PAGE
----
Braves notes: What Kerr learned from elite hitters, why the wait to activate Johnson

Atlanta Braves pitcher Ray Kerr (58) throws to a Cubs batter in the fifth inning at Truist Park on Wednesday, May 15, 2024. (Arvin Temkar / AJC)



Atlanta Braves pitcher Ray Kerr (58) throws to a Cubs batter in the fifth inning at Truist Park on Wednesday, May 15, 2024. (Arvin Temkar / AJC)

When he played for San Diego over the past two seasons, Ray Kerr would pick his teammates’ brains. He had questions for guys like Fernando Tatis Jr., Juan Soto and Manny Machado. He wanted to know how they thought and which tells they noticed in pitchers.

In talking to those three elite hitters, Kerr also gained perspective.

“Just knowing that, sometimes, hitters are more nervous than we are,” he said. “Soto’s nervous sometimes. Tatis, Manny, they’re all nervous sometimes. That’s why failure happens with everybody. Just realizing that and attacking them regardless of it.”

This was valuable insight for Kerr, a left-handed reliever who is 29 years old but is inexperienced in the major leagues because he didn’t debut until 2022. And he threw only five innings that season. Before this year, he had only 32 big-league frames to his name.

In his current stint with the Braves, Kerr has allowed one earned run over six innings, with six strikeouts and no walks. He’s shown people a glimpse of the stuff that attracted the Braves to him.

It would be understandable for an inexperienced major leaguer to be a bit intimidated by the big names in the game. But through his time around a few of San Diego’s best hitters – and his chats with them – Kerr has learned that, well, they’re just like the rest of us.

This was a valuable lesson.

“It just allowed me to think that everybody is human,” Kerr said. “Everybody is gonna fail in this game. I’m gonna fail. (The batter) might clip me or he might not. Who cares? After the ball leaves my hand, I can’t control it after that.”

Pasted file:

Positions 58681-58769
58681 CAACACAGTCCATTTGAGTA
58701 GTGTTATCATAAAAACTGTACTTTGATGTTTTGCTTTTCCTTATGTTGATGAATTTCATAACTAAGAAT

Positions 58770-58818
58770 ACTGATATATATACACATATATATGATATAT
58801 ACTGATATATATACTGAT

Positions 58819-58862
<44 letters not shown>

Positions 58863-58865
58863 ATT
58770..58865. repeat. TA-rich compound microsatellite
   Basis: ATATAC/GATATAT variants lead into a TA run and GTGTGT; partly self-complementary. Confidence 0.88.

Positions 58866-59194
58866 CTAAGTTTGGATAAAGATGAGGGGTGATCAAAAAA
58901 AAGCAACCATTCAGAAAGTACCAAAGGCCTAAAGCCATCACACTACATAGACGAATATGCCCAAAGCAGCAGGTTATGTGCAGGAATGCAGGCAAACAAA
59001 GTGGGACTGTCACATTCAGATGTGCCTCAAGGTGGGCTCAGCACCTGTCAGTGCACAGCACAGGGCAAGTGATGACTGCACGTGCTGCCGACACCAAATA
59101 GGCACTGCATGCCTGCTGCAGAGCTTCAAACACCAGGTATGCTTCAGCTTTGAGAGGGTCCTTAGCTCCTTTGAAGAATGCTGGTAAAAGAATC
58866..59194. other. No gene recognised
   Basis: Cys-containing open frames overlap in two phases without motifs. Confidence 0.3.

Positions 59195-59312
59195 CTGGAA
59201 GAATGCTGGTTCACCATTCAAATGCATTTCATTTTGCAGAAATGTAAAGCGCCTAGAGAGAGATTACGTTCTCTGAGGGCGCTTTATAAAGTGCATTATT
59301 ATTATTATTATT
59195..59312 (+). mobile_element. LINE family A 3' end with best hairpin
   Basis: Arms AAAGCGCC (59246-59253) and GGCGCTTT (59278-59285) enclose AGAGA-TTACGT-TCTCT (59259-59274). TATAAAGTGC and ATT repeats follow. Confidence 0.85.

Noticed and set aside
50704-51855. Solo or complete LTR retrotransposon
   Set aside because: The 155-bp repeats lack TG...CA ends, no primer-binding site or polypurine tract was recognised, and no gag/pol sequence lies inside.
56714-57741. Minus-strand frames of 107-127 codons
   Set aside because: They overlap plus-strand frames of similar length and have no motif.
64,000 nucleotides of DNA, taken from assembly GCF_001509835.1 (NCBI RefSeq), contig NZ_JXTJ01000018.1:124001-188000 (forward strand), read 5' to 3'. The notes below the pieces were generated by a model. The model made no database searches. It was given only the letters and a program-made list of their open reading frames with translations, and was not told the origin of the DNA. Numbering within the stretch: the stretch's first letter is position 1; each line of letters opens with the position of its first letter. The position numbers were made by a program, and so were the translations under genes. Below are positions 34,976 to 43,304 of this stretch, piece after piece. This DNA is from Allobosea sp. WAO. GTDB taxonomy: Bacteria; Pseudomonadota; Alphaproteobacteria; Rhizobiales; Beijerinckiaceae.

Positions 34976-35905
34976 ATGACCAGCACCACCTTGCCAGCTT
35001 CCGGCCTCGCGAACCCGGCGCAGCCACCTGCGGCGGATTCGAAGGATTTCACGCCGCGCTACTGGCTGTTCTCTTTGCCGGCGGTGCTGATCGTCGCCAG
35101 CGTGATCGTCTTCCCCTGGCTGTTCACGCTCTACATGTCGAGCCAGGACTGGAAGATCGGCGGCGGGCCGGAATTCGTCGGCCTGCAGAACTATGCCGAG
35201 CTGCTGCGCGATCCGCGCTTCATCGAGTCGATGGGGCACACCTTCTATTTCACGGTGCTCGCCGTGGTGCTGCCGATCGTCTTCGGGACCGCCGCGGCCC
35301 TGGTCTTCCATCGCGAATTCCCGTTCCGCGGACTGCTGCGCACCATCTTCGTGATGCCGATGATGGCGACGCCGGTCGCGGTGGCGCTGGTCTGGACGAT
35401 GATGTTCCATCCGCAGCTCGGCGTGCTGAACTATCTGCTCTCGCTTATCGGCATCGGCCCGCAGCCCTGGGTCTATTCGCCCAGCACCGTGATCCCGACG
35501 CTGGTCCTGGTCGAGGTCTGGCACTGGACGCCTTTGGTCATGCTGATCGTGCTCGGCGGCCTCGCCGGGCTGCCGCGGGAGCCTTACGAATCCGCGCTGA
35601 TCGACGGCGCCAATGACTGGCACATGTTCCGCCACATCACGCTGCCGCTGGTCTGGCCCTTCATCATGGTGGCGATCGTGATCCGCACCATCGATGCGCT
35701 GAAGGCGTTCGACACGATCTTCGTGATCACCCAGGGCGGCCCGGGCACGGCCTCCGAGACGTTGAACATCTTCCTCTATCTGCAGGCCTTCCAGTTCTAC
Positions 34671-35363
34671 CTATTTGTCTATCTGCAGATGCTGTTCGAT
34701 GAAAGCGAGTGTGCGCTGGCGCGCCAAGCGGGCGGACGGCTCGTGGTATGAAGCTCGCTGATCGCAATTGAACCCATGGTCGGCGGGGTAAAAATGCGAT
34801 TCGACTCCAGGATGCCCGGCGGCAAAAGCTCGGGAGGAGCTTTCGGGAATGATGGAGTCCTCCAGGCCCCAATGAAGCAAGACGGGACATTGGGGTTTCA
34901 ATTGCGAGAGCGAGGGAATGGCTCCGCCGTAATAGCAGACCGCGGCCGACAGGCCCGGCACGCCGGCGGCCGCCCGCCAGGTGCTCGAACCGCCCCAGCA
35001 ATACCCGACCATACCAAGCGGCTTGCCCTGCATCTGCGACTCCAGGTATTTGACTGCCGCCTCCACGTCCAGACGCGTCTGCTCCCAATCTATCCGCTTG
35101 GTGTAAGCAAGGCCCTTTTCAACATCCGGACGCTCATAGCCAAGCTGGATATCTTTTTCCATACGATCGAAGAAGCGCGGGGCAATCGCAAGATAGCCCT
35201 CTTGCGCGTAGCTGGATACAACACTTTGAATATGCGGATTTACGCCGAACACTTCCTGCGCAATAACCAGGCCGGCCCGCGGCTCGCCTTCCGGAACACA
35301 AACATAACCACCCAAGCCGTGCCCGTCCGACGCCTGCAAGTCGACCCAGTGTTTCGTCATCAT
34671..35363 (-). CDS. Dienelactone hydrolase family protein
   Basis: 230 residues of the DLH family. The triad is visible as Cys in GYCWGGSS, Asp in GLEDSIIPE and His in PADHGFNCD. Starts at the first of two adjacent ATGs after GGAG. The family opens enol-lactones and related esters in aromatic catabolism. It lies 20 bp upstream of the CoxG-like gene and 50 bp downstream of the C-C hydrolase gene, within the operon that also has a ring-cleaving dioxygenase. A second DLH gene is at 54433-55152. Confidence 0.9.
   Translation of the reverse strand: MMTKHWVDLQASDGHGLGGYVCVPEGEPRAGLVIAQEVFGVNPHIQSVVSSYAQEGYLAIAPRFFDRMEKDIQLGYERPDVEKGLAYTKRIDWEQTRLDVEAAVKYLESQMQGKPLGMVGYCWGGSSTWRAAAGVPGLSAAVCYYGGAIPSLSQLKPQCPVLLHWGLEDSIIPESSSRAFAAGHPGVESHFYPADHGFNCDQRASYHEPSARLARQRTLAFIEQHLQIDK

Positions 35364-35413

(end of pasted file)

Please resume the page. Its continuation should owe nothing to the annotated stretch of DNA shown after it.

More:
The Braves expect Pierce Johnson (right elbow inflammation) to return Saturday, which could mean the end of this big-league stint for Kerr. It seems Kerr or Jackson Stephens would be the odd man out. Kerr has minor-league options and can be sent to Triple-A, but Stephens, who is out of options, would need to be removed from the roster.

On Friday, Kerr’s old teammates arrived on the other side of Truist Park’s tunnel. Soto is now with the Yankees, but Tatis and Machado are still in the lineup.

And now Kerr is with the Braves, who are a perennial contender. Thus far, it’s easy to see why the Braves traded for him last offseason.

Another day for Johnson

On Wednesday, all signs seemed to point to Johnson returning for Friday’s series opener against the Padres. But the Braves decided to wait another day.

Braves manager Brian Snitker said he talked with pitching coach Rick Kranitz during Wednesday’s game.

“We just figured if we give him one more day, then we can use him back to back if we have to,” Snitker said. “If we threw him (Friday), we weren’t going to (use him in back-to-back games). It was an extensive workout the other day, so this won’t be a bad thing to give him one more.”